Sean Higgins scored off a rebound of a Terry Mills jump shot to beat Illinois and send Michigan to the championship game of the 1989 NCAA Tournament, which they would win two nights later against Seton Hall.
I wore a Michigan sweatshirt often that year, but not that day. When Higgins’ shot went in, I was at my local Latter-day Saint meetinghouse with my dad and brothers watching a session of general conference. I caught the drama afterward on my VCR. Thankfully, the timer had worked.
Duke erased a 22-point deficit against Maryland in 2001, but I was oblivious to the drama. By the time I got to the car in the parking lot of that same meetinghouse and turned on the radio, Duke had taken the lead. Which was great. I had the Blue Devils winning it all in my bracket.
Two years ago, I caught some of the Wolverines’ Final Four game against Loyola Chicago while driving between general conference sessions. I streamed the TV broadcast on my phone, but I only listened. I promise.
The Final Four and April general conference of The Church of Jesus Christ of Latter-day Saints have been a tight bundle in my mind going back decades. It’s not that way for most people in the world, but I suspect most people’s lives and memories are similarly rooted in large-scale, seasonal gatherings that generate excitement and anticipation.
These days, most of those events are being canceled or altered drastically. One of the most sweeping announcements for American sports fans hit unexpectedly close to home for Utahns when it was announced that a Jazz player — later confirmed to be All-Star Rudy Gobert — had tested positive for COVID-19. The entire professional basketball season was promptly put on hold. By morning, his All-Star teammate Donovan Mitchell had tested positive.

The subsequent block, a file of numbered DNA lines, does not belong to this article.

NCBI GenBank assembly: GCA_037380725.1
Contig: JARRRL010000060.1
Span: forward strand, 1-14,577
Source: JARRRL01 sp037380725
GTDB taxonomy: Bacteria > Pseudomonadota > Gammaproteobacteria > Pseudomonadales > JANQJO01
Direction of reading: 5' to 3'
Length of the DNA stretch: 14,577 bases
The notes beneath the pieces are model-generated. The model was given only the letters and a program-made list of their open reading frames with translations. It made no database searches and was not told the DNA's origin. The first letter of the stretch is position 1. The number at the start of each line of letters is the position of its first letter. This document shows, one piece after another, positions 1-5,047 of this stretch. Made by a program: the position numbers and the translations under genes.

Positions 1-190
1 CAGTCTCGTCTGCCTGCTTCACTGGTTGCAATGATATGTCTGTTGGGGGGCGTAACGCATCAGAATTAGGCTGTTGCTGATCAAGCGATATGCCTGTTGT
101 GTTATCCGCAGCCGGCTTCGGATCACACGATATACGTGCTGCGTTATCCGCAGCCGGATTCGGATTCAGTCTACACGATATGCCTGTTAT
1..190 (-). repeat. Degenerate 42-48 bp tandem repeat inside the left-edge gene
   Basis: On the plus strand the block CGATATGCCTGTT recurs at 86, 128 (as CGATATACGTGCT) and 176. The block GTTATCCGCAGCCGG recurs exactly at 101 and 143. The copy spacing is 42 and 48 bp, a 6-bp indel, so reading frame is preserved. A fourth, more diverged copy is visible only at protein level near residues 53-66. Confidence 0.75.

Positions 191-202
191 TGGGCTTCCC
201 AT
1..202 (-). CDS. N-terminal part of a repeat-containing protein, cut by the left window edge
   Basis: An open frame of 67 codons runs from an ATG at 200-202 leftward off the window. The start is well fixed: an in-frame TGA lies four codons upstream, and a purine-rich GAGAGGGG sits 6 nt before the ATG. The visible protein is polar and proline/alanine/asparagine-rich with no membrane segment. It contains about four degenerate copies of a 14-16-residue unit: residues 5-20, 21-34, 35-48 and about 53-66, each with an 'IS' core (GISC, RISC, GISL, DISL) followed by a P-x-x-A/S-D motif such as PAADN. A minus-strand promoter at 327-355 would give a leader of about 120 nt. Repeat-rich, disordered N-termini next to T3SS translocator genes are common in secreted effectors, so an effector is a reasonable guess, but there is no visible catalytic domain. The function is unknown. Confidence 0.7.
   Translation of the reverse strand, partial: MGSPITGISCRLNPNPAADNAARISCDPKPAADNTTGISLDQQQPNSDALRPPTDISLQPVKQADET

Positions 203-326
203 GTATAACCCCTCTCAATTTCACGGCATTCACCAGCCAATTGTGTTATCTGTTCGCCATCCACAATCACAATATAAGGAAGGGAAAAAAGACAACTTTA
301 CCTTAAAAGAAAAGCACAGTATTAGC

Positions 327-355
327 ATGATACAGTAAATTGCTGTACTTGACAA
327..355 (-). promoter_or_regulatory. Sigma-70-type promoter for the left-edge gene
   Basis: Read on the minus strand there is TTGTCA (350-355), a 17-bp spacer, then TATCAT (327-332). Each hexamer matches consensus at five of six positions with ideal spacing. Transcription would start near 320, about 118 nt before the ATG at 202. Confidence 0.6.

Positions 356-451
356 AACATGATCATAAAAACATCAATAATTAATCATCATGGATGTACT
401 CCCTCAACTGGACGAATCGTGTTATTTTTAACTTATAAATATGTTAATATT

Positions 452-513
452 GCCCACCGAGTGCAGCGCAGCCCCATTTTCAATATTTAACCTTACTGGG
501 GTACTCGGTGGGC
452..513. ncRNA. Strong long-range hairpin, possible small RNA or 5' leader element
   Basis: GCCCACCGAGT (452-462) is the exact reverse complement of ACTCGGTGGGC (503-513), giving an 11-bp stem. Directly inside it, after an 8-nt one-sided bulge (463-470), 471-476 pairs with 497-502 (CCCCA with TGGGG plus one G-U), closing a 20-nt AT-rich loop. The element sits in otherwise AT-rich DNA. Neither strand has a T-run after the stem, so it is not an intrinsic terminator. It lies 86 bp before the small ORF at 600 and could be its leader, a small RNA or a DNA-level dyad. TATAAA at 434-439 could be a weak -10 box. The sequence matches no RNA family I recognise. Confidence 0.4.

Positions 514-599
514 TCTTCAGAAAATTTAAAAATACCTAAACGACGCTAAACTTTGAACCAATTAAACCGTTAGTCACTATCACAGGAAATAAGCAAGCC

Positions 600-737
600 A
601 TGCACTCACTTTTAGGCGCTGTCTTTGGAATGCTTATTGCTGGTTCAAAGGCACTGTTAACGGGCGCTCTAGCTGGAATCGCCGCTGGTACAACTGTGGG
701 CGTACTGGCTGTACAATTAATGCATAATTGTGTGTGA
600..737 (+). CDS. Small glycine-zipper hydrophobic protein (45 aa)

And it’s all because of a virus that changes our perspective every day (sometimes every hour) like a big turn of the dial. And the question I keep asking myself is, how do I react — as a dad, as a member of a community and as a citizen of the world?
The first day of the Final Four — the showcase event of the annual NCAA men’s basketball tournament — and the Saturday sessions of April’s general conference almost always fall on the same day. And on Wednesday, before the NBA bombshell, we learned that this year would be different.
“The public will not be admitted” into the 21,000-seat Conference Center in Salt Lake City for the five sessions scheduled for April 4-5, it was announced in a letter Wednesday morning to church members. Later that day, the NCAA released a statement saying its upcoming championships will be played “with only essential staff and limited family attendance.” By the next day, the entire tournament had been called off.
We should all know that the coronavirus outbreak is far more serious than sports. Thousands have died. There’s no vaccine. The market is plummeting and 401Ks are being hit. This is hurting a lot of people.
What’s becoming more clear every day is that everyone is being affected in some way. It’s bewildering to see the rapid pace at which everyday life is changing.